Nigeria’s central bank recently made headlines enforcing cryptocurrency restrictions on how the country’s banking sector works. Specifically, CBN reminded regulated financial institutions yesterday that a 2017 regulation prohibits them from facilitating cryptocurrency transactions or facilitating payments for exchanges. In a press release meant to showcase the rationale for the restrictions, the bank provided the following:
“Cryptocurrencies have become well-suited for conducting many illegal activities including money laundering, terrorism financing, purchase of small arms and light weapons, and tax evasion. Indeed, many banks and investors who place a high value on reputation have been turned off from cryptocurrencies because of the damaging effects of the widespread use of cryptocurrencies for illegal activities.”
Limiting the ability of investors to work through traditional Nigerian financial clearinghouses to buy, sell, or trade cryptocurrency, the bank ignored the evident popularity of cryptocurrency trading within the country and made some arguments that cryptocurrency proponents consider being erroneous. For example, CBN reportedly claimed that the nation of China has similarly banned all cryptocurrencies, which is not accurate. Then, in a bid toward the influence of Western sentiments, CBN apparently mentioned Warren Buffett and his past animosity toward crypto-assets. What the bank did not mention was that with Berkshire Hathaway contemplating blockchain-adjacent investments, Buffett’s rejection of Bitcoin and other digital decentralized assets is now mostly seen, stateside and elsewhere, as a thing of the past.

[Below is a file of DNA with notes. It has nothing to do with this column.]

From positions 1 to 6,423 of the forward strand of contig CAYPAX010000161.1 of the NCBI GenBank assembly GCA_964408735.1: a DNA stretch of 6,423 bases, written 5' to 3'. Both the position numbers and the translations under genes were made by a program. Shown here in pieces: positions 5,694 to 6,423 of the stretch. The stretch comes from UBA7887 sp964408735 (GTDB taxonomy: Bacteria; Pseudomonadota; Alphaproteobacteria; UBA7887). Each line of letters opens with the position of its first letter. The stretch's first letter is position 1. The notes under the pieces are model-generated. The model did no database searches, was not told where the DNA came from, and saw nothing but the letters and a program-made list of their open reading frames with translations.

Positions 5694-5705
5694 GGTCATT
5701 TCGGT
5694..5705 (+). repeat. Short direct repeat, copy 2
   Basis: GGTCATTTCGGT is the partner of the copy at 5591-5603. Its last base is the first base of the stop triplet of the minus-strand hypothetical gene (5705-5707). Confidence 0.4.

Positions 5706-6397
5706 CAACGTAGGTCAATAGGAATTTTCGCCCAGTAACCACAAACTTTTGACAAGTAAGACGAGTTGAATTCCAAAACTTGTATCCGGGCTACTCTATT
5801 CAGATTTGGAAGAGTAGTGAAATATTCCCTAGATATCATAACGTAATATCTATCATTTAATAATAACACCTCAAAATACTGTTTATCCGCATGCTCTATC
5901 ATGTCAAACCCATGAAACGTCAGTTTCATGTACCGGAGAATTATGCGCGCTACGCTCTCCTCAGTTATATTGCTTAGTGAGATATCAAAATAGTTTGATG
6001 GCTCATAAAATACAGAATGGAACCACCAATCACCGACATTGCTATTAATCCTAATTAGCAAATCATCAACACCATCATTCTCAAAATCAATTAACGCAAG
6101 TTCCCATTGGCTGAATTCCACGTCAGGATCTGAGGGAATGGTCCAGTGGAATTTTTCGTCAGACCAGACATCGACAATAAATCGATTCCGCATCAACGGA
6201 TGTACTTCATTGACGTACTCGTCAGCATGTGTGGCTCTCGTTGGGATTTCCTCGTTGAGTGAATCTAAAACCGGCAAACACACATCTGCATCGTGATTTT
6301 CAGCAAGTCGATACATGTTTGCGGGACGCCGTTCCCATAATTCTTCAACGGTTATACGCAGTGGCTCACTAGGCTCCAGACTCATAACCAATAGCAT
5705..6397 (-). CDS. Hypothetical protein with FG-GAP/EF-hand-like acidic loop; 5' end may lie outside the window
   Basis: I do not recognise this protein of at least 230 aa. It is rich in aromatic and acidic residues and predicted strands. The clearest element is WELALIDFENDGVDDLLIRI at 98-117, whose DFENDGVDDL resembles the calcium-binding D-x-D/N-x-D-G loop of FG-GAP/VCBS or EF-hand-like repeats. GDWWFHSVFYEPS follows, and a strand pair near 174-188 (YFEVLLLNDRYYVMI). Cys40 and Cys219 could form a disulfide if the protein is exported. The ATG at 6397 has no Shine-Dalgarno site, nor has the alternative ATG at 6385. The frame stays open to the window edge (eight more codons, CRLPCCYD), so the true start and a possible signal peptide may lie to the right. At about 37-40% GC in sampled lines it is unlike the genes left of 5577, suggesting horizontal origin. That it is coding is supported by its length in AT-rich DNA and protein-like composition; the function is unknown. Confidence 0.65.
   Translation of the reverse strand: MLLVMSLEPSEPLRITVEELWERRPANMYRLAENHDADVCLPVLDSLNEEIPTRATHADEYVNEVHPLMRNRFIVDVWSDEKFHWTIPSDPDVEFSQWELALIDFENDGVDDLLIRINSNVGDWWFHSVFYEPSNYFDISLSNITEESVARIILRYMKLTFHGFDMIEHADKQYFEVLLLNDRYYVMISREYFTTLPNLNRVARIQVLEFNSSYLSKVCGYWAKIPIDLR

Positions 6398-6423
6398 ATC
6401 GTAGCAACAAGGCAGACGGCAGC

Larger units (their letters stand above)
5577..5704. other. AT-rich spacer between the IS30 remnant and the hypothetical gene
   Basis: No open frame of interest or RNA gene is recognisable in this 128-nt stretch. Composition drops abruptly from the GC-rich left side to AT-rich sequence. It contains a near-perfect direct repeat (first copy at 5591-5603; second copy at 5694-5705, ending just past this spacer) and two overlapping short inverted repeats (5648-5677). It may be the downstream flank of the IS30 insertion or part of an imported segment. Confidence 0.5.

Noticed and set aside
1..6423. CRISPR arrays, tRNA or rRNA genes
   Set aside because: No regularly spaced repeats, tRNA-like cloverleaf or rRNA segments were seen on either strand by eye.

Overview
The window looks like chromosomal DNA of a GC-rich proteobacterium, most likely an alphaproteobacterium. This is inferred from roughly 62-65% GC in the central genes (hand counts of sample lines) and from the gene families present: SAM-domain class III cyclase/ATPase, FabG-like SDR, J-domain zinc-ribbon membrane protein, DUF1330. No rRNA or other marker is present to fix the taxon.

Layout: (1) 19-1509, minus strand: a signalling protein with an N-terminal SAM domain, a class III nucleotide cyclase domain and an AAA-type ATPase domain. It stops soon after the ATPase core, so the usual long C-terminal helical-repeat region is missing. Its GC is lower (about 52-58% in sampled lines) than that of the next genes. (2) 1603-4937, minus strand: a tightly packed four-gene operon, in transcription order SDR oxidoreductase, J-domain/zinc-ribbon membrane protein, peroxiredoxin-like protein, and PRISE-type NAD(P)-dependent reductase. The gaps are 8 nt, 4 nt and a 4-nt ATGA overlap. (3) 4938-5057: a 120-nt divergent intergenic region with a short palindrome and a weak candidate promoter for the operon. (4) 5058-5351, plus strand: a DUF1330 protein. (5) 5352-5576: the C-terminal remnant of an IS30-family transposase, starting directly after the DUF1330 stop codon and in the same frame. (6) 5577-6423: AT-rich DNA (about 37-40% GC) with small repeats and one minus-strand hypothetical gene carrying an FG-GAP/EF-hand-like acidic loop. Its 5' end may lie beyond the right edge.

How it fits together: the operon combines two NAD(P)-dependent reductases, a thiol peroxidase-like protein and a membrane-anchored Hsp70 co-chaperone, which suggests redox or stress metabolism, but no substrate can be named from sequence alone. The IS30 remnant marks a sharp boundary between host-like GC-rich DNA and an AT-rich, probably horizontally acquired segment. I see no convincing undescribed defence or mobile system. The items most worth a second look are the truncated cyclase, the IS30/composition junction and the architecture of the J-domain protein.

If unpopular and constraining, the bank’s actions would be less inflammatory if not for Nigeria’s recent history of successfully protesting the emergence of the Special Anti-Robbery Squad or SARS. After much brutality and abuse by this special police department, much of it specifically revolving around controlling the financial activity of citizens on the street, activists won the day with the actual dissolution of SARS months ago as President Muhammadu Buhari pledged a commitment to reform.
In fact, according to accounts of the activity leading up to the successful abolition of SARS, those organizing around these protests began to use Bitcoin and cryptocurrencies as they found themselves locked out of traditional banking and fundraising avenues.
Now, many believe that the central bank’s actions will create a rise in peer-to-peer trading that is beyond the reach of official bank jurisdictions. Decentralized finance itself, they point out, provides the keys to getting around the actions of punitive or restrictive governments.
Around the African continent, the use of new digital currencies and fintech solutions is expanding, as a common interest in decentralized finance grows. One example is at Jelurida Africa, where a recent Africa Blockchain Developer Call Series program promoted more entrepreneurs and engineers getting involved in the cryptocurrency world. Jelurida Africa is an offshoot of a Swiss firm of the same name, which was incorporated in the Netherlands in 2016 and moved to Switzerland in 2017. Now, Jelurida Africa is engaged in prelaunch project testing and other goals ahead of additional expansion to a greater number of African nations. At the same time, Jelurida Africa Managing Director Adedayo Adebajo is addressing the Nigerian bank’s notice by noting the conflict between fiat and crypto systems.
“My question is, will the CBN reinstate the cryptocurrency support if the fundraising is carried out in support of the sitting government?” Adebajo said, according to reporting at Bitcoin.com. “Situations like this provide more reasons why decentralization, as offered by the blockchain technology, is highly required in Africa.”
Indeed, this dialectic is shaping up all over the world, but most nations, recognizing the ubiquity and strength of cryptocurrency markets, have begun to provide integrating regulation. Will Nigeria do the same? And if it does not, what will happen to the national economy as global decentralized finance continues to evolve?